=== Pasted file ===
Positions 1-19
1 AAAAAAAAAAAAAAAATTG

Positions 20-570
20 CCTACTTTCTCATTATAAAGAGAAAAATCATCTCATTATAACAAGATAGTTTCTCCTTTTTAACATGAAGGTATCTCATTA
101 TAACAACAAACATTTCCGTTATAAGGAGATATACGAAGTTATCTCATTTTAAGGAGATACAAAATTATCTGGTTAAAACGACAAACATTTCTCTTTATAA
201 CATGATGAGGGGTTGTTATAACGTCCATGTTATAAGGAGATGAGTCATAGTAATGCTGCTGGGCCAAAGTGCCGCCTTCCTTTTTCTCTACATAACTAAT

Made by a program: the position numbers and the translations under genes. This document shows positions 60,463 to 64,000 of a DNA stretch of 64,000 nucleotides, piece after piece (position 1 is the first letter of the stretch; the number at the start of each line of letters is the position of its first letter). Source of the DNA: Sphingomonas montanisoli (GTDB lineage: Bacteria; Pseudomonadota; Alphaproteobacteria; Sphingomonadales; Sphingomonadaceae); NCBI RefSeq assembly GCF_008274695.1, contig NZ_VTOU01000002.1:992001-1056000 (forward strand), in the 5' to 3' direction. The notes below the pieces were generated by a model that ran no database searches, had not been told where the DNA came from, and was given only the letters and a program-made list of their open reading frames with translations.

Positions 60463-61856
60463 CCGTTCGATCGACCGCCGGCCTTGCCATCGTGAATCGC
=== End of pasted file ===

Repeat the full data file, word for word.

Positions 1-19
1 AAAAAAAAAAAAAAAATTG

Positions 20-570
20 CCTACTTTCTCATTATAAAGAGAAAAATCATCTCATTATAACAAGATAGTTTCTCCTTTTTAACATGAAGGTATCTCATTA
101 TAACAACAAACATTTCCGTTATAAGGAGATATACGAAGTTATCTCATTTTAAGGAGATACAAAATTATCTGGTTAAAACGACAAACATTTCTCTTTATAA
201 CATGATGAGGGGTTGTTATAACGTCCATGTTATAAGGAGATGAGTCATAGTAATGCTGCTGGGCCAAAGTGCCGCCTTCCTTTTTCTCTACATAACTAAT

Made by a program: the position numbers and the translations under genes. This document shows positions 60,463 to 64,000 of a DNA stretch of 64,000 nucleotides, piece after piece (position 1 is the first letter of the stretch; the number at the start of each line of letters is the position of its first letter). Source of the DNA: Sphingomonas montanisoli (GTDB lineage: Bacteria; Pseudomonadota; Alphaproteobacteria; Sphingomonadales; Sphingomonadaceae); NCBI RefSeq assembly GCF_008274695.1, contig NZ_VTOU01000002.1:992001-1056000 (forward strand), in the 5' to 3' direction. The notes below the pieces were generated by a model that ran no database searches, had not been told where the DNA came from, and was given only the letters and a program-made list of their open reading frames with translations.

Positions 60463-61856
60463 CCGTTCGATCGACCGCCGGCCTTGCCATCGTGAATCGC